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The International Writers Magazine:

Gobble Village Chic
Michael Chacko Daniels

 “Not your beloved Bell Avenue in Chicago,” I say, as billboards beckon through fog to far planetary corners.
Her brown eyes fly.
Are they sweeping over America’s middle on to ancestral Polish lands? I wonder.
They return.

The day’s exotic odyssey tantalizes. We file past the radiant tourists of St. Francis at Union Square, re-arrange our decade’s old, thrift store decadence, waft through Macy’s cathedral to the aspiring gobble village, brush chameleon fabrics, opulent scents from a thousand distant places — conceived here in San Francisco.

My adjustable adman Dad knew such legerdemain: bootstrapping out of unemployment, he mediated a thousand glimpses of bright new tomorrows, mainly of American vintage, for several Indian newspapers published from sun-washed Bombay, Bangalore, Calcutta, and Trivandrum, beguiling a medieval country, still unsure of yesterday, to burst forth into the future.

But here, now in the 1980's, amidst Macy’s distillations of everywhere-nowhere elegance, I feel a painful reflux of here-there dissonance.
Was this affliction designed to torment media wizards’ offspring? I wonder.
Past her favorite perfumes — she tests, declines, tests again — down we roll on the down escalator to emerge into Macy’s bright, new, Arabian Nights’ caravan heart.

I point to the copper, brass, and burnt-dust obstreperous forms from India — heavy, uneven, rough. “Unburnished pre-media beauty clashes with the artful store designer’s conjured interior,” I say. “Think: dusty, sari-clad women from Rajasthan’s desert lands huddling in a San Francisco Pacific Heights drawing room.”
I imagine Kipling roar.
Listening to the wizard’s son’s words, her eyes question: “What are they?”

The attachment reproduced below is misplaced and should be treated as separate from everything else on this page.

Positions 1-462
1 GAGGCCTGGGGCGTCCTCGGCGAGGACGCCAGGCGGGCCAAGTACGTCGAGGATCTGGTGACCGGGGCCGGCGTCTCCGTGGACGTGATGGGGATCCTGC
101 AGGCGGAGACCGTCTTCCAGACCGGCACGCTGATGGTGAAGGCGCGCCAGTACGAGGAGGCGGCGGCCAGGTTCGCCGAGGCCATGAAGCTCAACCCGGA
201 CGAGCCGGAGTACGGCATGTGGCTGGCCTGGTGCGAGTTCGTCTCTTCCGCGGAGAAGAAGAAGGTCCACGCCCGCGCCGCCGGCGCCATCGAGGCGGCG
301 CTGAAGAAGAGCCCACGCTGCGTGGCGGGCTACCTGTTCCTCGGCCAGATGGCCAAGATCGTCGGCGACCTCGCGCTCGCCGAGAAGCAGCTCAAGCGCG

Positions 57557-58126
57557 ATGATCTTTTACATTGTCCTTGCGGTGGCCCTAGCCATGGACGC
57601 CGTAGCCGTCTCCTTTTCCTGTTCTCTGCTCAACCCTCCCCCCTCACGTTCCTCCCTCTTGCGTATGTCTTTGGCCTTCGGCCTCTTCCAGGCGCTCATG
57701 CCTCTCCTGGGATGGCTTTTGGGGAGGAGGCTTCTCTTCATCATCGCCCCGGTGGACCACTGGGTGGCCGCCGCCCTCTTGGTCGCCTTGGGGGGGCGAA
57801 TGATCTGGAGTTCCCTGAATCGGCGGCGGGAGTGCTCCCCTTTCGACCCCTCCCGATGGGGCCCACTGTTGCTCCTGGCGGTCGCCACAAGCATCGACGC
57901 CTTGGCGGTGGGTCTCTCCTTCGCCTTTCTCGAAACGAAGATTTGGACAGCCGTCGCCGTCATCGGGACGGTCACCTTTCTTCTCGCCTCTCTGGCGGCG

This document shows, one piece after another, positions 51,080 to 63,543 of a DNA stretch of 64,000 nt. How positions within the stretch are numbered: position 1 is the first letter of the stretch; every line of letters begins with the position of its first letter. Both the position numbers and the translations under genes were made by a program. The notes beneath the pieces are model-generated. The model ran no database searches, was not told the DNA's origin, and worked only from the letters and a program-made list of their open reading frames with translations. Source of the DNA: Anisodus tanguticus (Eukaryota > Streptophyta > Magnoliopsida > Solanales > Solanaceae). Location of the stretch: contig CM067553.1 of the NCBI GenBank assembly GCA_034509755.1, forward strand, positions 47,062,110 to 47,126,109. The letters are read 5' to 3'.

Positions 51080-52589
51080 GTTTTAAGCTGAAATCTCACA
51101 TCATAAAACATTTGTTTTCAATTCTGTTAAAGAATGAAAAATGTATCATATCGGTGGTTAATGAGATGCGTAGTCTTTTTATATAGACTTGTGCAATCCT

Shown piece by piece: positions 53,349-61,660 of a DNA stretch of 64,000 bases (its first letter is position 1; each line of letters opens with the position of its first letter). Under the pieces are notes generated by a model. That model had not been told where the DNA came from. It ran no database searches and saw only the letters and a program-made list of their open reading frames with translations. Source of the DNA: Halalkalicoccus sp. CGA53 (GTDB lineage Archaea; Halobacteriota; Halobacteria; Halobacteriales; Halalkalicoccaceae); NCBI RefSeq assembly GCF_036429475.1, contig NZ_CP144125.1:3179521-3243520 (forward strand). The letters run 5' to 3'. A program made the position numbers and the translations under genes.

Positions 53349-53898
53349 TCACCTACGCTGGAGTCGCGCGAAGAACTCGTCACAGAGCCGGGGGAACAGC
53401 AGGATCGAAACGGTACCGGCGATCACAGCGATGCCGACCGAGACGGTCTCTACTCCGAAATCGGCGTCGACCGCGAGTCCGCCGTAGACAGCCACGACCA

Blink. Unblink.
Was she struggling to demystify?
No, no, I decide; it’s only her Bell Avenue, Chicago-style, down-to-earth inquisitiveness about things put out for buying and selling.
“Pots!” I explain. “Mudkas! Beautiful, aren’t they? Western India’s oldey-goldey. For storing and transporting food. This one’s for milk.”
“My, aren’t they pretty potkas!”
Hey, Kipling, smile at the East-West word.
“But look!” she flips. “The killer prices!”
I want to say, Bell Avenue strikes again. Alas! You can’t bargain here over prices the way your mother taught you before our American present brushed away your Polish past; nor can I, as I did daily at Bombay’s bustling fish-meat-vegetable bazaar.
But I quash the words.
Instead, doffing the media wizard’s hat, I do a factotum turn. “These, the small sign warns, are for decorative use only.”
“Is it possible we miss the point here?” she retorts. “Is there any fun in the buying, if all there’s in the selling is original, or designated, use? It’s misleading. Right? Like original sin! Unwind the mystery; minus wizardry, please!”
But what will undo marketing chicanery? “The magic in the present —” I begin.
“Be serious!”
“What lies in the unknown future crock. This same principle rules the stary sky ad in your Chicago Bell Avenue ghetto, the Cathedral School’s New-To-You Thrift Store opposite Cala Foods at Hyde & Pine, and Macy’s of St. Francis at Union Square.”
She looks through me, points at the burnt earth transplant. “That one’s special. You must learn to believe. Place it under my Polish Matka Boska Czestochowa. Put a picture of Pope John Paul II in potka-mudka. If one holy picture won’t work, the other will.”

I cart a mudka-potka home.
“Start the countdown,” she orders.
What mystery unfolds?
A thousand images of yesterday? Or of tomorrow?
A new American passage through this ancient form?

A week later, the mail delivers: “Congratulations from Macy’s . . . This letter will entitle you and a guest to attend
‘A LITTLE ROMANCE’ starring Laurence Olivier and Sally Kellerman . . . .”
She says, “What did I tell you?”

And about two decades later, on March 1, 2007, Macy’s of San Francisco Imagines India with a 30-foot Lord Ganesh welcoming visitors at its Union Square entrance.
She says, “See!”
Oh, dear, dear Macy’s, on the road to and from you, bit by little bit, decade by decade, you round out our world.
© Michael Daniels May 2009

About the Author: Michael Chacko Daniels (GJ, Medill, Northwestern University), former community worker and clown, grew up in India. He lives and works in San Francisco. His short stories have appeared in dragonfire, Cricket Online Review, Denver Syntax, Apollo's Lyre, Indelible Kitchen, and SHALLA Magazine. Books:  Split in Two (2004), Anything Out of Place Is Dirt (2004), and That Damn Romantic Fool (2005). 

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